It is also important to ensure that a connection is set up successfully in advance using

./xsibackup --link-srv=<target_host_IP>

Additionally, you can stipulate that XSIBackup store the various backups in separate subdirectories named for the date of the backup using the --date-dir=yes option. As already mentioned, the backup software can automatically send email with a status message. The settings for this are also configured through command-line options (Listing 1).

Listing 1: Email Options

./xsibackup --backup-point=/vmfs/volumes/backup --backup-type=running --mail-from=<sender> --mail-to=<receiver, comma-separated_list> --smtp-srv=<email server> --smtp-port=25 --smtp-usr=<login_name_on_server> --smtp-pwd=<password> --subject=<subject>

If the SMTP server requires a TLS connection, the --smtp-sec=TLS option is important. Moreover, you can add the SMART status of the ESXi host disks to the email report. To enabled it, use the --smart-info=yes option. For regular backups, the status should be added to the email report on at least one day of the week.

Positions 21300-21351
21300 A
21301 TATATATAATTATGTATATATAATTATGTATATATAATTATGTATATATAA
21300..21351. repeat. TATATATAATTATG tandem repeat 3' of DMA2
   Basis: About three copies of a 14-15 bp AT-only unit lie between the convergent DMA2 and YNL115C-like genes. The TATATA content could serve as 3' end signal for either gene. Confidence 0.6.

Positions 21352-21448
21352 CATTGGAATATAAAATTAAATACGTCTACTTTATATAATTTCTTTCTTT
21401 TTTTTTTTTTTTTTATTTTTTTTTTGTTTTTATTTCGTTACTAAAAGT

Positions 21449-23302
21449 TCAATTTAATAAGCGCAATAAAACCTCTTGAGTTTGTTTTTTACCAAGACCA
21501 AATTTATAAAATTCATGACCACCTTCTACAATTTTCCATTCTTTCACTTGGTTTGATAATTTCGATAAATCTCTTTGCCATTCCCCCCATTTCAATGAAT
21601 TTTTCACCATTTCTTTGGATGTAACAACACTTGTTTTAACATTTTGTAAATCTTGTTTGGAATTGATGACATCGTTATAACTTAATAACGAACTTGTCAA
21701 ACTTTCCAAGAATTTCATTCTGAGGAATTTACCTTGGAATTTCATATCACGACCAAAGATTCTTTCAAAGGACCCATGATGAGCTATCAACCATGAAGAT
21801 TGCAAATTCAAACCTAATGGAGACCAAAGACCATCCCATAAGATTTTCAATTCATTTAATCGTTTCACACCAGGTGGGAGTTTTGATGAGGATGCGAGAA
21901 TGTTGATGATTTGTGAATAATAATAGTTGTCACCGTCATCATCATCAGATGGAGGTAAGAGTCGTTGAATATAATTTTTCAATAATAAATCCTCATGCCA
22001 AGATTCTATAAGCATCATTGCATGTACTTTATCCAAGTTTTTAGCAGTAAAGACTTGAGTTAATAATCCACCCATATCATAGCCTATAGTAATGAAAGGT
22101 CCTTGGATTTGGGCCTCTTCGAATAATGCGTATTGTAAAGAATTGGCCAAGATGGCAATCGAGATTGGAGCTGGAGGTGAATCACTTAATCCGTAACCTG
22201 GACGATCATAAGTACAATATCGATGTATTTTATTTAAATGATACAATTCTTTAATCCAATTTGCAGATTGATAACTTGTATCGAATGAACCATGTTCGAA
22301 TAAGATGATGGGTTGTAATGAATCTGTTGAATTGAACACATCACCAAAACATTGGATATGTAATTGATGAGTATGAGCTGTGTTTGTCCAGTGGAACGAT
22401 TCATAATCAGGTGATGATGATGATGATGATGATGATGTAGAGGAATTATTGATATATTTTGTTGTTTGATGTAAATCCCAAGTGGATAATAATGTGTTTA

Backing Up on the Fly

XSIBackup offers several ways to customize the software to suit your individual needs. For example, the solution replicates VMs on the fly from the source to the target host by default; however, you have the option of switching off the virtual machines before the backup with the --backup-how=cold option. If you use this option, XSIBackup sends the command to shut down the VM and waits for 30 seconds. After that, the tool tests to see whether the shutdown was successful. If the VM is still running, XSIBackup waits another 30 seconds. If XSIBackup then determines that the VM has still not shut down, the backup tool kills the VM.

For this multistage process, the VMware tools must be installed on the virtual operating system. If the VMware tools are not available on the VM, XSIBackup will not even attempt a graceful shutdown but will immediately bring the virtual machine to a halt. This procedure is not recommended, because it can lead to data loss.


XSIBackup cannot replace a full backup of your virtual servers, but it can provide valuable assistance for replicating your most critical VMs to other hosts on the network or dumping backup copies on a network-attached server. After a failure of the source host, only minor adjustments are necessary to put the VMs back into operation on the target system.

XSIBackup is flexible in terms of controls, and scheduling helps you implement individual backup plans (Figure 2). The only option XSIBackup does not offer is a complete restore of the previously backed up files in the style of a classic backup tool.

The complete configuration of XSIBackup is handled in a shell on the ESXi host.
Figure 2: The complete configuration of XSIBackup is handled in a shell on the ESXi host.